2. Believe in them – assume people want to perform at their best and relate to them as a top performer, don’t expect anything less.
  3. Empower others – being the leader doesn’t mean making all the decisions and that I know best.
  4. Flexibility – give people the tools and freedom to achieve their goals.
  5. Feedback –recognising top performance ensures that it happens again and people learn the most when they are uncomfortable.

How can you retain top talent? It’s not about money and perks such as days off for your birthday and free yoga classes – although nice and staff will appreciate it, it isn’t what gets them to stick around long term. Its 2 things – leadership and culture.

Become a better leader, have great systems and an inspiring culture.  Only then can you attract the top talent that will stay.

Health 1st, Family 2nd & Work 3rd ….What’s Your Order?

By | Results, Work Life Balance

Last week a candidate of mine become ill only 2 weeks into her new permanent job.  She felt terribly guilty about taking any time off believing that she would not be creating a great first impression.  She spoke to her new boss and surprisingly he said to her “take off as many days as you need to get better – health comes first, family second and work third”.  How many bosses take the same approach I wonder? I was certainly impressed.  So, this candidate took 3 days off getting herself better and returned happy, confident and not at all guilty.

I am not sure this case would be overly common in the business world.  As this week, I caught up with another client who complained that “Sally” was off sick yet again – her 5th day in only a matter of months.  He felt that it was disrupting to work flows and she was becoming unreliable.  I enquired if she was really sick and he admitted that she wasn’t well and hadn’t been for several days – ‘isn’t it better that she is at home and doesn’t spread it around to everyone else?’ I enquired. He wasn’t overly convinced and mumbled something in his coffee about ‘yes but….”.

So saying health first, family second and work third – is this just a new employer saying the right thing to impress a new recruit or is it firmly held value and belief that is practiced as well as preached?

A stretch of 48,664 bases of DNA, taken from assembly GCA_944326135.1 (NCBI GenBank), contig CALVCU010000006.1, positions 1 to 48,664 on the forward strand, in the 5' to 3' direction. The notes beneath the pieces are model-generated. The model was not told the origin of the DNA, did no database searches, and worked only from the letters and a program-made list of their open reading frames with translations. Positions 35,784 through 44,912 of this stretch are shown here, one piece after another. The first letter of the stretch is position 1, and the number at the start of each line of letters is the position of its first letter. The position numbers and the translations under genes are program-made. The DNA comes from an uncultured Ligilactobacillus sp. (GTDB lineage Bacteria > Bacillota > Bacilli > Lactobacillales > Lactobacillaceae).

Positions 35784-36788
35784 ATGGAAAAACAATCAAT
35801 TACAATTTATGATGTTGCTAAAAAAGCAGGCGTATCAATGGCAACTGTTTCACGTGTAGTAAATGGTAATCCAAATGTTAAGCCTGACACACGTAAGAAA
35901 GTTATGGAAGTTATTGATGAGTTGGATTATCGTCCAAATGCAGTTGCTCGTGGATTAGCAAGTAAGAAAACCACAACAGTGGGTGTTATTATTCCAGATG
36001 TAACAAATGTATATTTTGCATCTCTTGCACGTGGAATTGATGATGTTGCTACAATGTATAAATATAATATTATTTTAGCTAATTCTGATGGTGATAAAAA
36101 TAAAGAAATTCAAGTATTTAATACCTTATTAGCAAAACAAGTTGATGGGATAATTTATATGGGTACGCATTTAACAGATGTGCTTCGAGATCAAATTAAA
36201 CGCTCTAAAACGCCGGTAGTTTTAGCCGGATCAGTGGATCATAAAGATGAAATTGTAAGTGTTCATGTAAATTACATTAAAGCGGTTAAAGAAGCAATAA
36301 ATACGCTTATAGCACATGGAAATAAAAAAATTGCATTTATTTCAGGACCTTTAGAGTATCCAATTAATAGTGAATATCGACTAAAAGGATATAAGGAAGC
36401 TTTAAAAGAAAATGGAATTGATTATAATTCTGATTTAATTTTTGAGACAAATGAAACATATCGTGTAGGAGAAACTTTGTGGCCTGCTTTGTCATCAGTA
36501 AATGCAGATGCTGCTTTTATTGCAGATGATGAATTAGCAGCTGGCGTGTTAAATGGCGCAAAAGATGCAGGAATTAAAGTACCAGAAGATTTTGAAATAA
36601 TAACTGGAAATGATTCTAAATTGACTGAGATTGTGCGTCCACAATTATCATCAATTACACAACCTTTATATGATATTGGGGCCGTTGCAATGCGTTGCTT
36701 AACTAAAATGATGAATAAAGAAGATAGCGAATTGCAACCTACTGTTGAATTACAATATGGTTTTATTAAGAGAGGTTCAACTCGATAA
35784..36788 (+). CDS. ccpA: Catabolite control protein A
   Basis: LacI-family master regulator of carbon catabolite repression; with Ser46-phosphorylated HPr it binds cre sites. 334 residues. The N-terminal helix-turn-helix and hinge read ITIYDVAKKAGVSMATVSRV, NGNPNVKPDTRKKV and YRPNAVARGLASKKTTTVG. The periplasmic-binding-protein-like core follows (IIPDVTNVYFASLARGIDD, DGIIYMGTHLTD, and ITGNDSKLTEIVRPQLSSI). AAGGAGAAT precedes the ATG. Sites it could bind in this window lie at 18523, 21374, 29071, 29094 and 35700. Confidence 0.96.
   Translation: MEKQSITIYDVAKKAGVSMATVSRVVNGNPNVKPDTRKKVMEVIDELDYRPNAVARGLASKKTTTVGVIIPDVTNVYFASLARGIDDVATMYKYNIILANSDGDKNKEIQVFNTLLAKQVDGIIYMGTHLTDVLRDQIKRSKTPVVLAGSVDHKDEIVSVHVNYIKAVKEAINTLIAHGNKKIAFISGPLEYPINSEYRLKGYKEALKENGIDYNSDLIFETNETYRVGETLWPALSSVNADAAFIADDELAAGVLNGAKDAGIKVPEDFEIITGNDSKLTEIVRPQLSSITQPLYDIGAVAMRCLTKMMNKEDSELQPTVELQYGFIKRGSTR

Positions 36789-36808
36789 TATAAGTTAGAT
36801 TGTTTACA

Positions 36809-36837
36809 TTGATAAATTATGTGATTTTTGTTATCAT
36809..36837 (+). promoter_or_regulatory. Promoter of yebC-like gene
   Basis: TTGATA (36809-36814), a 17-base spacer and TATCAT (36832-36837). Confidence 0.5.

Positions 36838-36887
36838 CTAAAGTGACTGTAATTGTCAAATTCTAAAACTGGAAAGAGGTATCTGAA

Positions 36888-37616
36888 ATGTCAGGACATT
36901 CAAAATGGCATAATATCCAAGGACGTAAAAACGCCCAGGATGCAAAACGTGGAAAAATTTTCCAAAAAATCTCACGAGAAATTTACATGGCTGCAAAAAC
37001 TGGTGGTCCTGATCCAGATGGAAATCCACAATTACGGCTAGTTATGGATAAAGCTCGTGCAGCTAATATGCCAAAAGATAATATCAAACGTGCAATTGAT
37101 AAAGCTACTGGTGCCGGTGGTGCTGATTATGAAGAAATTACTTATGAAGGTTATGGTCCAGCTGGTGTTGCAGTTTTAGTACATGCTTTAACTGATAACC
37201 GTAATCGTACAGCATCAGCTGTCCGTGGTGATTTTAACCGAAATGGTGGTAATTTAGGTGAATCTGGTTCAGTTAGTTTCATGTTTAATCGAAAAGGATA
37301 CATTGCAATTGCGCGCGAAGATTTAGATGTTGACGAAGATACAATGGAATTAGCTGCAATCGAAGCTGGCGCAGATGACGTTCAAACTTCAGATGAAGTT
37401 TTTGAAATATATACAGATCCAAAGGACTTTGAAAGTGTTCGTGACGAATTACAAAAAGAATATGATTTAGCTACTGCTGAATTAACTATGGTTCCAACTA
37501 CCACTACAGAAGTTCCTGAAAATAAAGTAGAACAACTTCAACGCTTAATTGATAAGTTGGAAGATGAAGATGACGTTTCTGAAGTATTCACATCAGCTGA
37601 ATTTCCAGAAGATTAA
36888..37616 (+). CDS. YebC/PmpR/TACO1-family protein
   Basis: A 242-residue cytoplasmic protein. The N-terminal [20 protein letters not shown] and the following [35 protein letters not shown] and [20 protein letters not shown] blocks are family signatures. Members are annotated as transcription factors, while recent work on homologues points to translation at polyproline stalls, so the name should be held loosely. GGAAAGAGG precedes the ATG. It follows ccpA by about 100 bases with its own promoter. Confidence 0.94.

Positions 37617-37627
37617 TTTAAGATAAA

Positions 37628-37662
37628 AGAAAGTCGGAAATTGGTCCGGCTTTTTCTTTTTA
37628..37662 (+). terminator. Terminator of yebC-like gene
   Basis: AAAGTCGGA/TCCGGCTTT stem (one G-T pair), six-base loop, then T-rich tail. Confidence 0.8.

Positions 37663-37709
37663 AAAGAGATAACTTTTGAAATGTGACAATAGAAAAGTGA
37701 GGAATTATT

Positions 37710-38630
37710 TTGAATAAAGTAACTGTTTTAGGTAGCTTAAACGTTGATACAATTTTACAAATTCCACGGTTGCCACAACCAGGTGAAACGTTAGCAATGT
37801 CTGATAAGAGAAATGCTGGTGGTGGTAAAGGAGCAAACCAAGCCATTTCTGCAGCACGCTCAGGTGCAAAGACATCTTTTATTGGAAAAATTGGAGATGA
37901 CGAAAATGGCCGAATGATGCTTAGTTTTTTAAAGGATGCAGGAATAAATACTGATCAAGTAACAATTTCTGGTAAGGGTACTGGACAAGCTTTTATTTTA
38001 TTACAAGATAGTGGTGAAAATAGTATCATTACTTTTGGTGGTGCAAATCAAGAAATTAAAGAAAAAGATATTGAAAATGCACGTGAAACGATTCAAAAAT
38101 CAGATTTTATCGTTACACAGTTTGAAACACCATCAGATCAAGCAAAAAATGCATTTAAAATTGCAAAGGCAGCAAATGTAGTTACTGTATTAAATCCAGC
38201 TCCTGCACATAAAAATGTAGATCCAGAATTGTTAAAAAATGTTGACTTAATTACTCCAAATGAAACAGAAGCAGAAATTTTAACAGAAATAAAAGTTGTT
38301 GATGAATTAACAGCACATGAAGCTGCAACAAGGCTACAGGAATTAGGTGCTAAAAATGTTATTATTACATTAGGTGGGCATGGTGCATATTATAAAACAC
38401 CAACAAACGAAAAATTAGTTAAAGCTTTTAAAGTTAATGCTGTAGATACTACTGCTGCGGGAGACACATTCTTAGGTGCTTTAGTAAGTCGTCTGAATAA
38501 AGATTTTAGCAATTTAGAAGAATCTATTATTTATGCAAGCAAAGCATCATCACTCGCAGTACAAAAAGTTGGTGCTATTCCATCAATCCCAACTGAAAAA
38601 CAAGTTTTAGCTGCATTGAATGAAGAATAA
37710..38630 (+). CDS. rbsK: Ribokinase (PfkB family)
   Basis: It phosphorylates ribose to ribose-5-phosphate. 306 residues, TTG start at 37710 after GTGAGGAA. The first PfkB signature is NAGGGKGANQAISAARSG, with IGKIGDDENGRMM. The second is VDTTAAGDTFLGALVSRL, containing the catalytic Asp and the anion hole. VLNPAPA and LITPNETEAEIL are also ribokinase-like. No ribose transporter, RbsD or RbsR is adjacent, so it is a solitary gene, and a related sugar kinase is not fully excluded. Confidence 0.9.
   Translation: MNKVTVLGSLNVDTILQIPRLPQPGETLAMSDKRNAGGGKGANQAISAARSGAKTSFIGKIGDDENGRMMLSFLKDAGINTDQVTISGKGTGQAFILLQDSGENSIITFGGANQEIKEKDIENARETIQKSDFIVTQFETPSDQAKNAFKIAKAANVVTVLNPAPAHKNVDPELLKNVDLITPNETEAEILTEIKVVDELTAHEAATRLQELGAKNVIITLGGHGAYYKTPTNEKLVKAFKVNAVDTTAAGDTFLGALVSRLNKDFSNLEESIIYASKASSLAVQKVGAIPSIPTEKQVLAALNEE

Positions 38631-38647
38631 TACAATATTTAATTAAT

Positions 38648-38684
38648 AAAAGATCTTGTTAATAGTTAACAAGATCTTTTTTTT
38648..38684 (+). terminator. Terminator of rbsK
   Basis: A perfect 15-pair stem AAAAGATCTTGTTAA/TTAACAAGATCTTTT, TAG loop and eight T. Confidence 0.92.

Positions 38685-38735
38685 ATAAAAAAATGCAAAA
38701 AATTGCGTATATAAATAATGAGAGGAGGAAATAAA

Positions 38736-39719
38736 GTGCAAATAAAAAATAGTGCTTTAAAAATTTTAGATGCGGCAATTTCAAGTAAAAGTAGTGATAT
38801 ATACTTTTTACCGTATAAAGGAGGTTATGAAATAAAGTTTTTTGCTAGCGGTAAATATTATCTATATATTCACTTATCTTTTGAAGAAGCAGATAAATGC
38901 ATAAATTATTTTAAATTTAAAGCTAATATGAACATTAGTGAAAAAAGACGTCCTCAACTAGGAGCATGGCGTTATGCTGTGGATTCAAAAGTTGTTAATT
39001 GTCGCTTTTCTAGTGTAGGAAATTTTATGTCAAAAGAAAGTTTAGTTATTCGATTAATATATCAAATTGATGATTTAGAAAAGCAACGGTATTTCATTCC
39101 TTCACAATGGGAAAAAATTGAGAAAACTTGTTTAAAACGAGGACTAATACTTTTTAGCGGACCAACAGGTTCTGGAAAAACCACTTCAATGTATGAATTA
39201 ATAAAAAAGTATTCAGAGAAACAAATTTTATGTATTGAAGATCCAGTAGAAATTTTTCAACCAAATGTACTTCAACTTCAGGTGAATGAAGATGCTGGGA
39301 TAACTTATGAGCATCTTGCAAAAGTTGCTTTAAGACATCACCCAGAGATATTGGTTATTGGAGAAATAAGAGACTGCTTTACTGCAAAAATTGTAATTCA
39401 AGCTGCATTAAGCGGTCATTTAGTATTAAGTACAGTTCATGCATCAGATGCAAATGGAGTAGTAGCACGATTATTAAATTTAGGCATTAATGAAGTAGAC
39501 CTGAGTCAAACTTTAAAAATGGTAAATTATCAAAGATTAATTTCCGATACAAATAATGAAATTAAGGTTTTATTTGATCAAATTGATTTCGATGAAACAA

I personally can relate to this new order.  After my second child in August 2009, I returned to work in early 2010 with the all the gung-ho spirit and energy to conquer the world.  In reality what was happening was I was struggling to get enough gas in the tank just to get out of bed in the morning.  No amount of coffee, self-talk or sugar-hits could make me physically replicate what I mentally wanted to be – the energiser bunny!   I put it down to being a mother of 2 under five, wife, career woman, the baby waking in the night, not getting enough ‘me’ time etc etc.  Not once did I consider that it was potentially a health problem.

Months and months of “running on empty” with all sorts of self-diagnosis, friendly family advice and incorrect GP conclusions – led me to make health a priority to figure out what exactly was going on.  A long story short was yes in fact I was suffering from hashimoto’s thyroiditis. The results came in a matter of weeks all from changing my priorities to making health number one and it positively impacted on all the other areas of my life.  Suddenly I could read bed time stories without yawning, the business revenues increased and I was able to successfully juggle all the things on my plate.

This breakthrough moment has certainly reinforced to me that health must come first to enable me to make family a priority and only then can I be truly effective and productive as a leader in my business.

What’s your order?